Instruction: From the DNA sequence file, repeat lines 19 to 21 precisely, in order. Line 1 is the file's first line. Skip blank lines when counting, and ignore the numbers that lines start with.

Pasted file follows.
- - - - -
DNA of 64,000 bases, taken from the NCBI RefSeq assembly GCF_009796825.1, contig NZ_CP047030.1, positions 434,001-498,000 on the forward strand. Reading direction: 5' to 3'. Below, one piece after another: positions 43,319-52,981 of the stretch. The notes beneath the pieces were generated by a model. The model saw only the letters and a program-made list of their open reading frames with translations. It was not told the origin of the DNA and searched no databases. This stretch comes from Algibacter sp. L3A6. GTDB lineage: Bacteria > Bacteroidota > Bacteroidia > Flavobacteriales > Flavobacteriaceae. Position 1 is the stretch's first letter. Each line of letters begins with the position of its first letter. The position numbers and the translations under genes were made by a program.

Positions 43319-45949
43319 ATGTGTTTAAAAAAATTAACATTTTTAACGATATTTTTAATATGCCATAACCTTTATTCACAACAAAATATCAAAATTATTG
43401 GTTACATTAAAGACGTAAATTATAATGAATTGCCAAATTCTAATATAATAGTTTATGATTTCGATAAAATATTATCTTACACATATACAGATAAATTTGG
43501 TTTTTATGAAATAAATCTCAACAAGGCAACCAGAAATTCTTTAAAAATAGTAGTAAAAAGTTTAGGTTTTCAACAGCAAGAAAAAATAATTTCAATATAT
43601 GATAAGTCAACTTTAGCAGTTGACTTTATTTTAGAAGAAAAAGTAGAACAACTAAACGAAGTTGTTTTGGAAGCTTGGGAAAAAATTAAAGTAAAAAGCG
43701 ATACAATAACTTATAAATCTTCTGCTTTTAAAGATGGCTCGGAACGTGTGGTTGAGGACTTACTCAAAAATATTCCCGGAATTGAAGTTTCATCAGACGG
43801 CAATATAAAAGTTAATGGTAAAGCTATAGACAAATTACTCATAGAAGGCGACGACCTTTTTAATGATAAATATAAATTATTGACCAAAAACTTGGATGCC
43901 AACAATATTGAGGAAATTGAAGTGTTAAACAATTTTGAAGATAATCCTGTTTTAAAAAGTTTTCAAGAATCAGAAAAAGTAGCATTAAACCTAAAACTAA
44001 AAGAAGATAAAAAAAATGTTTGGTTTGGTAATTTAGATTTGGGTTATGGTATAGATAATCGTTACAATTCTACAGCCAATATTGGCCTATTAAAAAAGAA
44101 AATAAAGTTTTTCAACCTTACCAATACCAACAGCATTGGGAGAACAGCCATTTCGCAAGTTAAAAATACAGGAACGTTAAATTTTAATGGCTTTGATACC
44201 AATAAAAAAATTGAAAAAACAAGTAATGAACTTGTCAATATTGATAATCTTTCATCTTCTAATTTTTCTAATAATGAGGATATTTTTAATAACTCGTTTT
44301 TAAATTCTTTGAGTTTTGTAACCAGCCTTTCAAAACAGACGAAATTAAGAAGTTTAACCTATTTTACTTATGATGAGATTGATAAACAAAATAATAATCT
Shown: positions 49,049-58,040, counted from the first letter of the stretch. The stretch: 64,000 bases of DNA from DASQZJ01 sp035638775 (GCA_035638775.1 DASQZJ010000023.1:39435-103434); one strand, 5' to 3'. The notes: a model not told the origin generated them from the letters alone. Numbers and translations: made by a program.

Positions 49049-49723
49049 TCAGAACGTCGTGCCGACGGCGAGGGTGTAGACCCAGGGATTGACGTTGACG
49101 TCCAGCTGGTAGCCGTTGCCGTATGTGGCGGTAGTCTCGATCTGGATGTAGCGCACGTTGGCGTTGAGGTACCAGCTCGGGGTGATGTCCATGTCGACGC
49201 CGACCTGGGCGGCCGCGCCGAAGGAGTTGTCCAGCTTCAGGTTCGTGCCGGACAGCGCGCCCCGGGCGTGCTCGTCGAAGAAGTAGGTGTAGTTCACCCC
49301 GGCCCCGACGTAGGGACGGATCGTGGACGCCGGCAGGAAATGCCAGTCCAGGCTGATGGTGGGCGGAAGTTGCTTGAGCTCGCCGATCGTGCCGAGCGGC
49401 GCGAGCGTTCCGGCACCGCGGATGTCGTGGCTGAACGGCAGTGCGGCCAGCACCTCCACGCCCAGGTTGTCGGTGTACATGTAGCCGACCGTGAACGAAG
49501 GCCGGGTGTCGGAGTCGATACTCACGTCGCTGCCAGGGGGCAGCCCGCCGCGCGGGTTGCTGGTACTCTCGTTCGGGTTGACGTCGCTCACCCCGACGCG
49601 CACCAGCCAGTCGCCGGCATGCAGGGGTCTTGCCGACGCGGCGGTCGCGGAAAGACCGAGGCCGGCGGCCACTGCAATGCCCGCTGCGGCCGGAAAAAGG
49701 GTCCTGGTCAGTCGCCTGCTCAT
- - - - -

49301 GGCCCCGACGTAGGGACGGATCGTGGACGCCGGCAGGAAATGCCAGTCCAGGCTGATGGTGGGCGGAAGTTGCTTGAGCTCGCCGATCGTGCCGAGCGGC
49401 GCGAGCGTTCCGGCACCGCGGATGTCGTGGCTGAACGGCAGTGCGGCCAGCACCTCCACGCCCAGGTTGTCGGTGTACATGTAGCCGACCGTGAACGAAG
49501 GCCGGGTGTCGGAGTCGATACTCACGTCGCTGCCAGGGGGCAGCCCGCCGCGCGGGTTGCTGGTACTCTCGTTCGGGTTGACGTCGCTCACCCCGACGCG